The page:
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Henry Wadsworth Longfellow, ed. Poems of Places: An Anthology in 31 Volumes.
America: Vols. XXV–XXIX. 1876–79.

New England: Gloucester, Mass.

Midsummer in the City

By Epes Sargent (1813–1880)

O YE keen breezes from the salt Atlantic,

Which to the beach, where memory loves to wander,

On your strong pinions waft reviving coolness,

Bend your course hither!

For in the surf ye scattered to the sunshine

Did we not sport together in my boyhood,

Screaming for joy amid the flashing breakers,

O rude companions?

Then to the meadows beautiful and fragrant,

Where the coy Spring beholds her earliest verdure

Brighten with smiles that rugged seaside hamlet,

How would we hasten!

There under elm-trees affluent in foliage,

High o’er whose summit hovered the sea-eagle,

Through the hot, glaring noontide have we rested,

After our gambols.

Vainly the sailor called you from your slumber:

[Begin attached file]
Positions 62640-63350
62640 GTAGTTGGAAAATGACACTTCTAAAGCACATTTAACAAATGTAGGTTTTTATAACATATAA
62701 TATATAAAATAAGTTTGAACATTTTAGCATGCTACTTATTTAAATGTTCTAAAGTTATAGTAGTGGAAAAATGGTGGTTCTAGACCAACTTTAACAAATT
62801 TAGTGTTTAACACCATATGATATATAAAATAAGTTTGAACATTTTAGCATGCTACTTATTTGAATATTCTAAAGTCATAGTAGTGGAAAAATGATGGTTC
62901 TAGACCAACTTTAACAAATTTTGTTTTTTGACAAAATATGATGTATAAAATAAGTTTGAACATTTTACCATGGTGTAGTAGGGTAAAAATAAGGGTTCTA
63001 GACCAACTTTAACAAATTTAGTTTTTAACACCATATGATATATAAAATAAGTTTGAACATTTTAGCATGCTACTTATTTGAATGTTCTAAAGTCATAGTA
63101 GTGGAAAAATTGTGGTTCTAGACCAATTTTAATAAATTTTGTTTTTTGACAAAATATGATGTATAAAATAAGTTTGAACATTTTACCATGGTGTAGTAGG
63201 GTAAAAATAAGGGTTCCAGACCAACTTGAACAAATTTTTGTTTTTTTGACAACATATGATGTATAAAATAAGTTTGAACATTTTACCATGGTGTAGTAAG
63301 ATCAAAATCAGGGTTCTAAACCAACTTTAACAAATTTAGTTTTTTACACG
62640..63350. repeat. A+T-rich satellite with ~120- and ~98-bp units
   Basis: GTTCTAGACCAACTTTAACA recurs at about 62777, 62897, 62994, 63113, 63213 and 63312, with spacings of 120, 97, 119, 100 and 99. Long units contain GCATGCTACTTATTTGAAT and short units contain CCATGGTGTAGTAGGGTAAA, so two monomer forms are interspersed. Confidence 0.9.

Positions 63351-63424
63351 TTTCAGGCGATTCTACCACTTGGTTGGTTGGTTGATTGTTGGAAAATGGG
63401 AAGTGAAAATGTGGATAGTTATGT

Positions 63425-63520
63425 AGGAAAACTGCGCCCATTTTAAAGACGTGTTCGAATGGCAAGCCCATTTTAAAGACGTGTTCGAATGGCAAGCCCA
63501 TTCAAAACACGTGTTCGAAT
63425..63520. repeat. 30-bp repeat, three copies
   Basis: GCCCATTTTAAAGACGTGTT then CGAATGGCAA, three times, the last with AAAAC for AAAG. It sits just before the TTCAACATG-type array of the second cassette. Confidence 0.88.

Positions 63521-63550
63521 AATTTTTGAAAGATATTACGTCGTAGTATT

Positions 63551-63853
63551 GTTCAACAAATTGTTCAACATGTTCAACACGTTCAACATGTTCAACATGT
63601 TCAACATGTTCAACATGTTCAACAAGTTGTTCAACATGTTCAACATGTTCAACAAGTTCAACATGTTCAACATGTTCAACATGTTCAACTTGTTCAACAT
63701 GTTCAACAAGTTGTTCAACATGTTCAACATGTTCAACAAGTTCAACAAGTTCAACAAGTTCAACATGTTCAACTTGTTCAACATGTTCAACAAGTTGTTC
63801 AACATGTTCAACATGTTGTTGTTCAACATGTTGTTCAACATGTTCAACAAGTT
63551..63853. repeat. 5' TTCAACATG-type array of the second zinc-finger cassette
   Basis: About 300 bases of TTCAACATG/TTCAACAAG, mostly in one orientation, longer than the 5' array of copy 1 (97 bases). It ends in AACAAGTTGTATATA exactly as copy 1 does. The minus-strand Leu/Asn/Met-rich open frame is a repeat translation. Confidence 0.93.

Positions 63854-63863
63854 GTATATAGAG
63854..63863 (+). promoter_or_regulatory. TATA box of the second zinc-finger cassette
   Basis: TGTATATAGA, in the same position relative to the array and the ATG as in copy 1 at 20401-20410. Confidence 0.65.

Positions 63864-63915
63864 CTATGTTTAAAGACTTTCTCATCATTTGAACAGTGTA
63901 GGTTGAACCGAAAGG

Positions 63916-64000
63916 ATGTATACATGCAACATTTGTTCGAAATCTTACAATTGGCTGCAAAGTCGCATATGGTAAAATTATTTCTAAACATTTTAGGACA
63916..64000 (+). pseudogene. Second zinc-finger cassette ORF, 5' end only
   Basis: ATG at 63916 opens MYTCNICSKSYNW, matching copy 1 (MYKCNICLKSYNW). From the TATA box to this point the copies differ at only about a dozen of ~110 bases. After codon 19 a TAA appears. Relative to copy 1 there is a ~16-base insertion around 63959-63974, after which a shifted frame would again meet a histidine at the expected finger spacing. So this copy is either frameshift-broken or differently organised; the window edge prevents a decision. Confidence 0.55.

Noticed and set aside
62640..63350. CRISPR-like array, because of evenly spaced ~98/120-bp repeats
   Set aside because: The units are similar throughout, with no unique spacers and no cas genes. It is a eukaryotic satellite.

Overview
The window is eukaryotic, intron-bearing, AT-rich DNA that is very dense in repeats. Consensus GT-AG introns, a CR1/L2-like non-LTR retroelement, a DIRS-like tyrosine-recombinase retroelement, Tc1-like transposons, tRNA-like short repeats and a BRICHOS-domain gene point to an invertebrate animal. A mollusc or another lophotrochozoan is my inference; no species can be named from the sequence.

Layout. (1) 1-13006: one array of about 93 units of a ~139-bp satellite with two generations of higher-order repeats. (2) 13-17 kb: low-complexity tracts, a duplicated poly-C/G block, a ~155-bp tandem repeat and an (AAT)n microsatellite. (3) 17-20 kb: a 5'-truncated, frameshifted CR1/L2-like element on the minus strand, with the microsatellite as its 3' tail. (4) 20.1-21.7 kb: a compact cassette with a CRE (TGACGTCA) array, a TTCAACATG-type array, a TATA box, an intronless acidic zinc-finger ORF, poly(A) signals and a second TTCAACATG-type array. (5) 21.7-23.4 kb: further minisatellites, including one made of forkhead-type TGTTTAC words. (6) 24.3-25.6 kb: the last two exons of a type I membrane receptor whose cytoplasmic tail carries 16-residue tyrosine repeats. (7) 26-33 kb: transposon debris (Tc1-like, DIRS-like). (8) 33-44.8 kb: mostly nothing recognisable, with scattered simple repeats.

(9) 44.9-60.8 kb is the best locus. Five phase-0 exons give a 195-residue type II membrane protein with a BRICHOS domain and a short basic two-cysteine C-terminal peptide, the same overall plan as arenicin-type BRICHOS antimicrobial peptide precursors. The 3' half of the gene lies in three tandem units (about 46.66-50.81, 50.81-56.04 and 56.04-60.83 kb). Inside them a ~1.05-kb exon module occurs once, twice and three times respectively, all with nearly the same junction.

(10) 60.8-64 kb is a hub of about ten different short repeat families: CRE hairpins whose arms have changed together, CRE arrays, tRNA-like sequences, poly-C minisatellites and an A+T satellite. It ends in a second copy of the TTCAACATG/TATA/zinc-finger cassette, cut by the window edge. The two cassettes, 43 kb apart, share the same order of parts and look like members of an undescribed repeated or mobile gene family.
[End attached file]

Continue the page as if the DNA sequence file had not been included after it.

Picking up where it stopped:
Like a glazed pavement shone the level ocean;

While, with their snow-white canvas idly drooping,

Stood the tall vessels.

And when at length exulting ye awakened,

Rushed to the beach, and ploughed the liquid acres,

How have I chased you through the shivered billows,

In my frail shallop!

Playmates, old playmates, hear my invocation!

In the close town I waste this golden summer,

Where piercing cries and sounds of wheels in motion

Ceaselessly mingle.

When shall I feel your breath upon my forehead?

When shall I hear you in the elm-trees’ branches?

When shall we wrestle in the briny surges,

Friends of my boyhood?